• jonEjonE Posts: 1,113
    You have got the blues about your PB,your time was good but you expected to get an equal improvement on all three disciplines.A PB is only comparable on the same course,and even then there are numerous variables to factor in,weather,training etc.I will always have a magic number for my PB for a given distance sprint,OD,IM etc,but I will not compare it against different courses,my best OD time is at Ripon,but I would consider my slower time at Scarborough to have been a better race as it was a harder course.A previous thread remarked that some races have slightly shorter than listed distances so that competitors rate the course as a good one for fast times.Don't beat yourself up about it by over thinking the race,you did a fast time,well done.
  • PC_67PC_67 Posts: 196
    Thanks for the comments guys.

    jon.e - that's eaxctly what I'd have said to anyone who had just done the same but I guess self-analysis is a bit harder.

    Anyway, having downloaded the race results & done a bit of spreadsheet analysis I'm feeling a lot happier.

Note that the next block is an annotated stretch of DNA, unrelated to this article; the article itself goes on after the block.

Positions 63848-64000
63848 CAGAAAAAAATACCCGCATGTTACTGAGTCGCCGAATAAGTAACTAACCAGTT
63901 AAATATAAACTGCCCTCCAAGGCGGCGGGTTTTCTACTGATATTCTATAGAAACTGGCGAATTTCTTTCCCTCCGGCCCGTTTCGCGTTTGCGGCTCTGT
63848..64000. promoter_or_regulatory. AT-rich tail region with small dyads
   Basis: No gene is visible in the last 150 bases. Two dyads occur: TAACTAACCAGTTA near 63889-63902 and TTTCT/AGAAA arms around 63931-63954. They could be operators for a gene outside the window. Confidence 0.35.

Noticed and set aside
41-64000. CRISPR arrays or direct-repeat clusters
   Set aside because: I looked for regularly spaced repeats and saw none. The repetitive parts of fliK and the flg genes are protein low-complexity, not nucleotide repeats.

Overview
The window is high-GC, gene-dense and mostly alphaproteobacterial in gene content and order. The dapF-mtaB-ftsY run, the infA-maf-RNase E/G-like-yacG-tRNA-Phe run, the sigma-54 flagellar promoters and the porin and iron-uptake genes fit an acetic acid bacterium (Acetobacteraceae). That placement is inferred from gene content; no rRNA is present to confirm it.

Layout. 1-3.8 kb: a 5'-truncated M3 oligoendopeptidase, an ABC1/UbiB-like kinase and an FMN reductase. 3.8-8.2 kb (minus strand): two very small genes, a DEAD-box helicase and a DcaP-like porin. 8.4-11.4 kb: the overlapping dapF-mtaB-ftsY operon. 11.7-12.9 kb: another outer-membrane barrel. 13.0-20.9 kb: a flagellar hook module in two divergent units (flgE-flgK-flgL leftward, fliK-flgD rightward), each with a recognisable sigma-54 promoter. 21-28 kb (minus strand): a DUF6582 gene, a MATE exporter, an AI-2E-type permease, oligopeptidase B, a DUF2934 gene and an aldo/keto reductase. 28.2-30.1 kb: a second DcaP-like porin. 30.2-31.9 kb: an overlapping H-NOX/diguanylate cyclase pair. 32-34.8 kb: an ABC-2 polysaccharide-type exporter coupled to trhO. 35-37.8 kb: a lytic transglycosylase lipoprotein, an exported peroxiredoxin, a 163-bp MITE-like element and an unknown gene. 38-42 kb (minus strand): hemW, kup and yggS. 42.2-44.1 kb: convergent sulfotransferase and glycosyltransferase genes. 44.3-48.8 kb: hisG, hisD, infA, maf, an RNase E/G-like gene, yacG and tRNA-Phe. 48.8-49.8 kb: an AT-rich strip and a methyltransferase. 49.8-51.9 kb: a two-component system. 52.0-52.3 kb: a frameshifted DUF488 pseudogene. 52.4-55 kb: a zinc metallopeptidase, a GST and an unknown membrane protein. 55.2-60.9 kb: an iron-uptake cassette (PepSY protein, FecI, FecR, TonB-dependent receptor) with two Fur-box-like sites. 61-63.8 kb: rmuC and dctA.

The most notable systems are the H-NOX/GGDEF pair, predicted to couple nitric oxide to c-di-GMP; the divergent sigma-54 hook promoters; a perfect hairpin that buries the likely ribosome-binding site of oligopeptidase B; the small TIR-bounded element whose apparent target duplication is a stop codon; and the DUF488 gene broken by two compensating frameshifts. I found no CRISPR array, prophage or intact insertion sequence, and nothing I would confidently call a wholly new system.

I came in the top half across all age groups for my gender and I came 19th out of 65 in the Vets category. OK, so I'd be among the youngest at 42 but still...

    My bike split was pretty much the average & the median split in both overall & age group category, so that makes me feel a bit better. My run was even 11th fastest in my age group and my swim seems to have been in the top 60 out of about 170 male ODers.

    Lesson duly learnt from the wise words above
  • gunforhiregunforhire Posts: 457
    There's one thing that everyone's forgotten...

    Where you smiling at the end?
  • jonEjonE Posts: 1,113
    When some tells me that I should be smiling and not frowning as it takes less muscles to smile,I just tell them that ''I'm in training''. (that should have been two smiling smilies)
  • PC_67PC_67 Posts: 196
    My kids were at the finish so I found an ability to smile that I'm not sure I'd have found otherwise. I really found it tough going on saturday, tougher than I've felt in a while.

    I was smiling into a pint of local ale about an hour later though.